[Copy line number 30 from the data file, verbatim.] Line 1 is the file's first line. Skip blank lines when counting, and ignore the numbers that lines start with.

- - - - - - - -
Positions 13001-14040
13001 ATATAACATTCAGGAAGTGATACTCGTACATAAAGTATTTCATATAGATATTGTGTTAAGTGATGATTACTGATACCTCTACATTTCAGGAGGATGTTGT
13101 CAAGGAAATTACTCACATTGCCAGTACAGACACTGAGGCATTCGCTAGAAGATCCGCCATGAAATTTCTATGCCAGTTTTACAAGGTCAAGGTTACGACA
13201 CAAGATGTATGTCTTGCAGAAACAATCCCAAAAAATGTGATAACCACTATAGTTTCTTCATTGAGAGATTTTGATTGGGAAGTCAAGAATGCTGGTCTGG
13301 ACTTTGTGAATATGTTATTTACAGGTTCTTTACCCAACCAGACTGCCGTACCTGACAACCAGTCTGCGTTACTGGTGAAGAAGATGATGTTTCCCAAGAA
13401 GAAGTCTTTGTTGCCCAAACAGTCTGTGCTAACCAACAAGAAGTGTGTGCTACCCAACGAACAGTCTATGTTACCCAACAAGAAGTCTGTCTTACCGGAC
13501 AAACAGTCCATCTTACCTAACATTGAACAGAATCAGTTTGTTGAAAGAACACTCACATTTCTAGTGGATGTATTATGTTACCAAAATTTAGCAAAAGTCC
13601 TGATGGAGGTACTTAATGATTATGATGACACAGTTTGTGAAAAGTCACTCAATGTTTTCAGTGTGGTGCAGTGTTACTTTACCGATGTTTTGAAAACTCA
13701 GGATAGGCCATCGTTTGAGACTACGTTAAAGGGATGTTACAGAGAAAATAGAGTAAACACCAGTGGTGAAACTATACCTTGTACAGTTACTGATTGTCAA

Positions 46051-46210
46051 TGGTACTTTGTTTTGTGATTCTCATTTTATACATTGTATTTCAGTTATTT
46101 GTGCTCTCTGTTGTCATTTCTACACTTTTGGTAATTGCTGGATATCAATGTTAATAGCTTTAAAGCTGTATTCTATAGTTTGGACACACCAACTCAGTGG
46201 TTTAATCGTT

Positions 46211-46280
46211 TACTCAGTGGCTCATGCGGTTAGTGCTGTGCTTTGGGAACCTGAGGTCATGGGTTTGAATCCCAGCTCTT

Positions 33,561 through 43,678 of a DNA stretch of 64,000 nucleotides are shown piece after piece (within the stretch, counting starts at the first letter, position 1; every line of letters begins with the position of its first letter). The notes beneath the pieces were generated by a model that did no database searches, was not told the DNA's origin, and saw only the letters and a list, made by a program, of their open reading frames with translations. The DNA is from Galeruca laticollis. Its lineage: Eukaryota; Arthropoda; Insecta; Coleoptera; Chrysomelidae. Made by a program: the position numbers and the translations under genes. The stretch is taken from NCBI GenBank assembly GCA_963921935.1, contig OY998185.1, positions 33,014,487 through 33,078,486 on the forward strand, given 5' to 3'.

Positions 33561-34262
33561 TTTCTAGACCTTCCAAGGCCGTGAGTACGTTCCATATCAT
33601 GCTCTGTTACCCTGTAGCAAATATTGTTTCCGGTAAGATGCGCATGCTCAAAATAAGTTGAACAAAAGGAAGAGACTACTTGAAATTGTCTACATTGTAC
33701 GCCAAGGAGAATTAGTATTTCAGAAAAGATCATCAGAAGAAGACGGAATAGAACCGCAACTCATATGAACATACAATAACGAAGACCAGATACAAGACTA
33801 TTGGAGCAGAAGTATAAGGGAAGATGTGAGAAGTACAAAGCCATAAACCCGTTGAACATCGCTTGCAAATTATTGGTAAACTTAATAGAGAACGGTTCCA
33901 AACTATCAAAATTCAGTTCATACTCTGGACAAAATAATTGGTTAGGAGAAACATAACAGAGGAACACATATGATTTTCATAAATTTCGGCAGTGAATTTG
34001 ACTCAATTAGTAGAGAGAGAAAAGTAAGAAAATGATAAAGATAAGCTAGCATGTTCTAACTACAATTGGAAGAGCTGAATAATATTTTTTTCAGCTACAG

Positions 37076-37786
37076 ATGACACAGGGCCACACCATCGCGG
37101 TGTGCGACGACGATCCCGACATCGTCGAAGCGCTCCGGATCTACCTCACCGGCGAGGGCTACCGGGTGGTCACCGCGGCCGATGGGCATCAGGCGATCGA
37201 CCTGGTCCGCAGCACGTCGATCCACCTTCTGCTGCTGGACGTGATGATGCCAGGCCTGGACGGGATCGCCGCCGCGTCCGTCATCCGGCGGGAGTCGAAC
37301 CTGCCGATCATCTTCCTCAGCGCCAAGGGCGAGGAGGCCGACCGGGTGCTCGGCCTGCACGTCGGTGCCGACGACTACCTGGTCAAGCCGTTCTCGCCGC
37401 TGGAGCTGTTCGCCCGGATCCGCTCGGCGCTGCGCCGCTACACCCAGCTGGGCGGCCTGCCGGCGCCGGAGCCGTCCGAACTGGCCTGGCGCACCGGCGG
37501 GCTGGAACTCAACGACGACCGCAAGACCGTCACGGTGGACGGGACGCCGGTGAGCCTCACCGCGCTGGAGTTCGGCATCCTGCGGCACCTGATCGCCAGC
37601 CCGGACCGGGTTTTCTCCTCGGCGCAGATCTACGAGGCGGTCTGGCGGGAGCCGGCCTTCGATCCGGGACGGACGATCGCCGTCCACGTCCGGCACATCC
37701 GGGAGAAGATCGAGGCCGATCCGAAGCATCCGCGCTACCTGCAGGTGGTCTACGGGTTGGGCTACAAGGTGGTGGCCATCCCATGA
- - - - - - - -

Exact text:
37501 GCTGGAACTCAACGACGACCGCAAGACCGTCACGGTGGACGGGACGCCGGTGAGCCTCACCGCGCTGGAGTTCGGCATCCTGCGGCACCTGATCGCCAGC